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Have you heard of The Passage? It is one of Raja Ampat’s most famous and sought-after dive sites, The Passage is an incredibly rich, narrow body of water with a thriving ecosystem that separates Gam Island and Waigeo Island. It’s one of the most beautiful and unique locations in Raja Ampat, with banks lined with mangrove trees and rainforests, and both sides punctuated by soaring rocky karst limestone cliffs. Underneath the surface, The Passage boasts its own marine ecosystem, with a plethora of corals, rock formations, critters and marine creatures.

Measuring 25 metres wide, The Passage Raja Ampat is not your ordinary dive site with wide open sandy bottoms. There are underwater caves, tunnels, grottos, and mini passages to explore. It’s a unique, wet and watery terrain, with a wealth of marine life that is thriving thanks to the dense, nutrient-rich, mineral-filled waters that are constantly flowing through The Passage.

What Critters Are in The Raja Ampat Passage?

pygmy seahorses

The constant flow of nutrient-rich water, filled with plankton, provides a continuous food source for the underwater creatures living in The Passage. While diving, divers and snorkellers will encounter a wide variety of marine life including the giant trevally, bumphead parrotfish, oriental sweetlips, lionfish and scorpionfish. There are also schools of fusiliers, archerfish, moray eels, schools of jacks, cuttlefish, cardinal, batfish, sponges and even wobbegong sharks hiding along the fringes near the mangroves.

In the open waters, with the moving currents, large pelagic species are swimming about like tuna, barracuda and trevally, and blacktip reef sharks. You might also come face-to-face with sea turtles, manta rays and stingrays if you’re lucky.

When it comes to critters or macro life, The Passage will exceed all of your expectations. Underwater photographers will find their haven here and macro lovers can look forward to spotting pygmy seahorses, mandarin fish, colourful nudibranchs, shrimps, flatworms, octopuses, colourful sea fans, toadfish, gobies, blennies and crustaceans.

The Passage is a haven for fascinating critters, showcasing the incredible biodiversity of the Coral Triangle. To learn more about this extraordinary marine region and its unique ecosystems, delve into our article on the Coral Triangle.

What is Interesting about The Passage Raja Ampat?

The Passage is much more than just a channel, although some have referred to it as a strait. It resembles a river flowing between the two islands, creating a strange and distinctive feeling of diving in a jungle river, thanks to the dramatic underwater landscape, the rock formations and the proximity of the mangroves and the tree line to the water.  The walls of The Passage are steep and lined with colourful coral formations that begin just below the surface and descend all the way down to a 35-metre depth.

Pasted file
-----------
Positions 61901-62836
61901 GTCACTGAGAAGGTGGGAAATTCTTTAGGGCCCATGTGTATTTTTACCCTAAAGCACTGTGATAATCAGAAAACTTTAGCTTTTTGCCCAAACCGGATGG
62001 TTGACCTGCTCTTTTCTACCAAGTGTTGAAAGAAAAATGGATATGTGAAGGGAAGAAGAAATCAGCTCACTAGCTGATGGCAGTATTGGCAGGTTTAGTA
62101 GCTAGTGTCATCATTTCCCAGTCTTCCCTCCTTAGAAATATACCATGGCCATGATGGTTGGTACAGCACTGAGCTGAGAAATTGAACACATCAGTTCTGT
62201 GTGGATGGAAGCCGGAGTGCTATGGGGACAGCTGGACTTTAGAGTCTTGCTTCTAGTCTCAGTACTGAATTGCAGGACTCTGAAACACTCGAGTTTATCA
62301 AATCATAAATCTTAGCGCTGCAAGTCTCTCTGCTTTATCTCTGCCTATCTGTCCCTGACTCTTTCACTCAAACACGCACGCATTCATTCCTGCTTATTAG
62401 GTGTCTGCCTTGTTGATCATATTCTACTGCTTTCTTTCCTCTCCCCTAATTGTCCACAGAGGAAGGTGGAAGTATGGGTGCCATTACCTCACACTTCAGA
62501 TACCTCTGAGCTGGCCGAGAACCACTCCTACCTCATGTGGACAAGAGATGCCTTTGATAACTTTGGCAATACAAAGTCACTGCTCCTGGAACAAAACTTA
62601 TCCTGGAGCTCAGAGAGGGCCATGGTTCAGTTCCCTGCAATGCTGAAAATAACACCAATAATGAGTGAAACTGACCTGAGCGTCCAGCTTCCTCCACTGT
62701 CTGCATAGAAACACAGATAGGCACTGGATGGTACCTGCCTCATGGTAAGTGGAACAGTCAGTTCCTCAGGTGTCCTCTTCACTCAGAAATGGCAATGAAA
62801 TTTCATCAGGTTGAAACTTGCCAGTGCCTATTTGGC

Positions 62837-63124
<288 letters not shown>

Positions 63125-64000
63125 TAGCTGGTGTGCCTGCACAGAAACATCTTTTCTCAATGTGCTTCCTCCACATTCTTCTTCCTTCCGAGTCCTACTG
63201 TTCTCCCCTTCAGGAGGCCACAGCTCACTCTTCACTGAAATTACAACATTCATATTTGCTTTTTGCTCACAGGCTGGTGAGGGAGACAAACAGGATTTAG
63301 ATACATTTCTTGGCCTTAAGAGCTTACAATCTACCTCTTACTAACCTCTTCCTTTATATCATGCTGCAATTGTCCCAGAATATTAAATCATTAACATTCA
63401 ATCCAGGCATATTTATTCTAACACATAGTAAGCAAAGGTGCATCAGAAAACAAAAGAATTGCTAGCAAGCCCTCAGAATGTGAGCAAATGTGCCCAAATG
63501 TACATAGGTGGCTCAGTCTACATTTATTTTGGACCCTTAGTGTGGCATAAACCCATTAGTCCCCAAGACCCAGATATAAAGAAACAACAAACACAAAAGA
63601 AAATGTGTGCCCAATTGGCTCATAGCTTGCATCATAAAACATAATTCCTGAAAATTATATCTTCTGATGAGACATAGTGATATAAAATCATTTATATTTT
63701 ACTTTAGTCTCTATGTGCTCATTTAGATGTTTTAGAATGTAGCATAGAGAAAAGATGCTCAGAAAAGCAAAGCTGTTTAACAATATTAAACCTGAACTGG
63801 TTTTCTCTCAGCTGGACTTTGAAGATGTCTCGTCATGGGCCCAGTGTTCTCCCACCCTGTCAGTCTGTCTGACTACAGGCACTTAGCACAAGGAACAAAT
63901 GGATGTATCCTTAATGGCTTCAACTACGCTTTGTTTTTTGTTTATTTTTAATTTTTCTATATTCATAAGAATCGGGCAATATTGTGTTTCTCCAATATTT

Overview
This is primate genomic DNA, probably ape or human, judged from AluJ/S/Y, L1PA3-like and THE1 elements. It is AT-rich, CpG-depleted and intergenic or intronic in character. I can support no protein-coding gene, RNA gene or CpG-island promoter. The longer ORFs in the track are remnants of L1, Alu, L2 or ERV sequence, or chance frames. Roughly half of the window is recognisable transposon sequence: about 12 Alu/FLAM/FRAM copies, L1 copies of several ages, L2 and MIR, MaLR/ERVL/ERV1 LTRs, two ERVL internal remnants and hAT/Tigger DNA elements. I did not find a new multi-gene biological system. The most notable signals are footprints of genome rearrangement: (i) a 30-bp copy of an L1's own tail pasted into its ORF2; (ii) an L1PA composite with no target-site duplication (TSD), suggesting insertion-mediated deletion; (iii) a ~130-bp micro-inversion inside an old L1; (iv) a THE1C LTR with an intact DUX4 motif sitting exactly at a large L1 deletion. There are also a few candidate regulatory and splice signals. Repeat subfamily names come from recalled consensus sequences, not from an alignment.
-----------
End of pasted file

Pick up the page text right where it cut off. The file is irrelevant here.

When diving in The Passage, be aware of the strong currents. The tide will come rushing into the channel, creating the perfect environment for a drift dive. Rock formations underwater sometimes create quiet nooks where you could rest before continuing on your dive. You’ll start at one end of The Passage, and exit on the other side.

The strong currents can make navigating The Passage challenging; dives here would be best suited for experienced divers who have the confidence to navigate their buoyancy and handle their equipment, with the experience to stay on course and avoid being swept away. 

There’s also limited light after midday; the narrow channel and steep walls can significantly reduce the amount of sunlight reaching the bottom, which makes visibility lower, requiring divers to have proper lighting equipment and familiarity with diving in such conditions.

Which Months are Best for Diving in Raja Ampat?

The best time of the year for Raja Ampat diving would generally be the “dry season” between October to May when there is minimal rain, milder winds, calmer seas and better visibility. Having said that, it’s important to note that Raja Ampat doesn’t have an “off” season per se, so you can expect warm & sunny temperatures and amazing underwater visibility all year around.

The “wet season” in Raja Ampat generally falls between June & September, but take note that it may or may not rain every day or not at all during the dry season. Raja Ampat is huge and each island and area would have its own microclimate, so whether it’s rain or shine would depend on which part of the archipelago you’d be in!

When Raja Ampat diving during the wet season, be aware that the seas can get rougher than usual, with challenging underwater currents to navigate and strong wind for an interesting sail at sea.

Dive The Passage Raja Ampat with Mikumba Diving

Jelajahi Laut Mikumba Diving Indonesia

Enjoy a one-of-a-kind diving and sailing adventure with Mikumba Diving, as we set sail to explore all of Raja Ampat’s must-visit dive sites like The Passage aboard our luxury mid-range liveaboard Jelajahi Laut

Built from the ground up by experienced divers, Jelajahi Laut – which means “Explore the Sea” in Indonesian – can accommodate up to 12 guests (14 guests for a full charter) with six cabins and en-suites with hot water and AC, a large sun deck with air-conditioned dining and living rooms.

Don’t forget to check out Mikumba Diving hot offers page for unmissable deals and discounts. Go through to our website for more information and book your Raja Ampat diving trip with Mikumba Diving now!